WASHINGTON — President Joe Biden’s administration on Thursday announced the first cancer-focused initiative under its advanced health research agency, aiming to help doctors more easily distinguish between cancerous cells and healthy tissue during surgery and improve outcomes for patients.
The administration’s Advanced Research Projects Agency for Health, or ARPA-H, is launching a Precision Surgical Interventions program, seeking ideas from the public and private sectors to explore how to dramatically improve cancer outcomes in the coming decades by developing better surgical interventions to treat the disease.
ARPA-H is modeled after the military-focused DARPA, which spawned the internet and the global positioning system, commonly known as GPS. The administration hopes the new investment will yield tools that will help surgeons avoid healthy nerves and blood vessels, while ensuring they can remove all cancerous cells.
ARPA-H, along with the administration’s “cancer moonshot,” is a key part of Biden’s “unity agenda” announced during his 2022 State of the Union address to bring Washington together on a bipartisan basis to combat cancer, improve veterans’ health and make mental health more accessible.
The initiative could markedly improve cancer treatments and make scientific breakthroughs that have as yet unknown applications, said Arati Prabhakar, the director of the White House Office of Science and Technology.
“What’s true is that many cancer treatments still start with surgery,” she told The Associated Press in an interview. “So being really smart and attacking and developing new technology to make that first step better could really revolutionize how we are able to treat cancer for so many Americans.”
Prabhakar, a former director of DARPA, said most federal research dollars are designed to go to university or government labs, while ARPA-H programs will search more broadly.
“They are just dead focused on those goals, and whoever it takes to get there is who they’ll be trying to make sure they bring to the table,” she said. “What you’re looking for is the quality of the ideas and then the ability to really be bold and fearless and experimenting and then start prototyping in the real world.”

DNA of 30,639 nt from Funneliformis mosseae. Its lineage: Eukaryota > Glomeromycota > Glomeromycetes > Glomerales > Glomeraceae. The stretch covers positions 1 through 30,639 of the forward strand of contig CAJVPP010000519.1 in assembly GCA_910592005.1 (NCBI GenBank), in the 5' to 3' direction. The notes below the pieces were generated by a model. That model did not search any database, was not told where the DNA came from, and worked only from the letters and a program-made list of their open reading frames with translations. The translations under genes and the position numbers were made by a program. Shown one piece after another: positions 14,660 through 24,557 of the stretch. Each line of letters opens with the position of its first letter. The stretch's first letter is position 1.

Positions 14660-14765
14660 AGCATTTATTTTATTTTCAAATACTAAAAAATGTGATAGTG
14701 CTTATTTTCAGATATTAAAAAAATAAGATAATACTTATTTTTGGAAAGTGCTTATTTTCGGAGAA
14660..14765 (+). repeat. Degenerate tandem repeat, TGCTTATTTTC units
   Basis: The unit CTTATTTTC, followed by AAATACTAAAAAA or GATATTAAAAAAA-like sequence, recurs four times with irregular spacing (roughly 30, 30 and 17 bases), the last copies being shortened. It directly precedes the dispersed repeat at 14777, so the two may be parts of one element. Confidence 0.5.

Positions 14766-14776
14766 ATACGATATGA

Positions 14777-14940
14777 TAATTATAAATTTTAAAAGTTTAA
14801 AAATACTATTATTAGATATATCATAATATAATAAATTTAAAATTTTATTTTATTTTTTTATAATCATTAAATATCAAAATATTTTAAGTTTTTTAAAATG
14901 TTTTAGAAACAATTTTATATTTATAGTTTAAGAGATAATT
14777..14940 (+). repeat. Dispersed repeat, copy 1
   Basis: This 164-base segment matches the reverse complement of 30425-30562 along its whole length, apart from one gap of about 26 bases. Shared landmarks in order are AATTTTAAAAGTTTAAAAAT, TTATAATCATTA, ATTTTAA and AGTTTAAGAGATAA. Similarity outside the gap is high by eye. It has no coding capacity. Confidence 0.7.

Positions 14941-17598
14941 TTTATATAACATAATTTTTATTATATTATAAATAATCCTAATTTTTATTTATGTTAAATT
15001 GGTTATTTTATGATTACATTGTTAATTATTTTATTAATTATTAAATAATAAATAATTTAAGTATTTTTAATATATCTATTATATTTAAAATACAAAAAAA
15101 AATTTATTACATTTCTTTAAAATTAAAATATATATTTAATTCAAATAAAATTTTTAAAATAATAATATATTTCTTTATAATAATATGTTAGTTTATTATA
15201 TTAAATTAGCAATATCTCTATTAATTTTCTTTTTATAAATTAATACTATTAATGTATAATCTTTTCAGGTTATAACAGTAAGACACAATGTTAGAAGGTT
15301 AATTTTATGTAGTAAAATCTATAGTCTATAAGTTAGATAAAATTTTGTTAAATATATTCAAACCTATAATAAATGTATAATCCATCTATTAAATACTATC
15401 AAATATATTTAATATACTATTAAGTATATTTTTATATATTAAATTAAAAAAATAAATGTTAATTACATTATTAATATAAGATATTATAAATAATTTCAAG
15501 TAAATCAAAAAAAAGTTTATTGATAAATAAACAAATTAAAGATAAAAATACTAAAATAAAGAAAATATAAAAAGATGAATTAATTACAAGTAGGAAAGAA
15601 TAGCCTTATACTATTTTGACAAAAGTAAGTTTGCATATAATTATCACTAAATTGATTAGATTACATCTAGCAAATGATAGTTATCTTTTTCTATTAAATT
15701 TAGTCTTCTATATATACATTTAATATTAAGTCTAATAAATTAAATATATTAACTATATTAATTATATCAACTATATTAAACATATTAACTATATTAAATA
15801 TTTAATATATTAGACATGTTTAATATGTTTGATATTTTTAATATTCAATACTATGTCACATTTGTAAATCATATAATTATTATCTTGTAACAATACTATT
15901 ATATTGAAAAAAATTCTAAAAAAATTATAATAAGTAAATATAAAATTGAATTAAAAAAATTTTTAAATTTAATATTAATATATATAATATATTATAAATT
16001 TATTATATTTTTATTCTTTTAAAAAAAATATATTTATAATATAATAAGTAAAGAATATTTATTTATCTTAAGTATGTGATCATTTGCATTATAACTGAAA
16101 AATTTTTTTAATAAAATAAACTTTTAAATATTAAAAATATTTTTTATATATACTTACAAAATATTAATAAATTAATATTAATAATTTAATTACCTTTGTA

The agency is hosting an event in Chicago in September for interested researchers with the aim of quickly identifying and approving projects.
Prabhakar acknowledged that the ARPA-H model entails risks, but she said that even in failure most projects have significant payoffs.
“The mission is to reach for things that aren’t that obvious or feasible today — and to do that, you have to take risks,” she said. “The process allows you to explore things that could have a bigger impact if they do work and very often what I have seen is that the overall program succeeds even though some of the individual pieces don’t succeed.”
The Department of Veterans Affairs on Thursday is also announcing that veterans exposed to toxic burn pits during their service will be able to access breast cancer risk assessments and mammograms regardless of their age or if they are enrolled in VA healthcare. And on Tuesday, the department announced that it would study the relationship between deployed servicemembers’ toxic exposures and additional cancers.
ARPA-H has also placed an open call for other research objectives, said Danielle Carnival, the director of the White House cancer moonshot, calling the agency’s work a “central pillar” of the administration’s plans to meet its goals of reducing mortality and improving outcomes from cancer.
“I would expect some really great ideas and new projects to come out of that call,” she said.
White House deputy chief of staff Burce Reed said the ARPA-H announcement helps meet Biden’s efforts to show “that government can still work, both sides can come together, and we can get things done.”
“Mental health, cancer, veterans, our efforts on fentanyl, are all priorities that affect everyone without regard to party,” Reed said.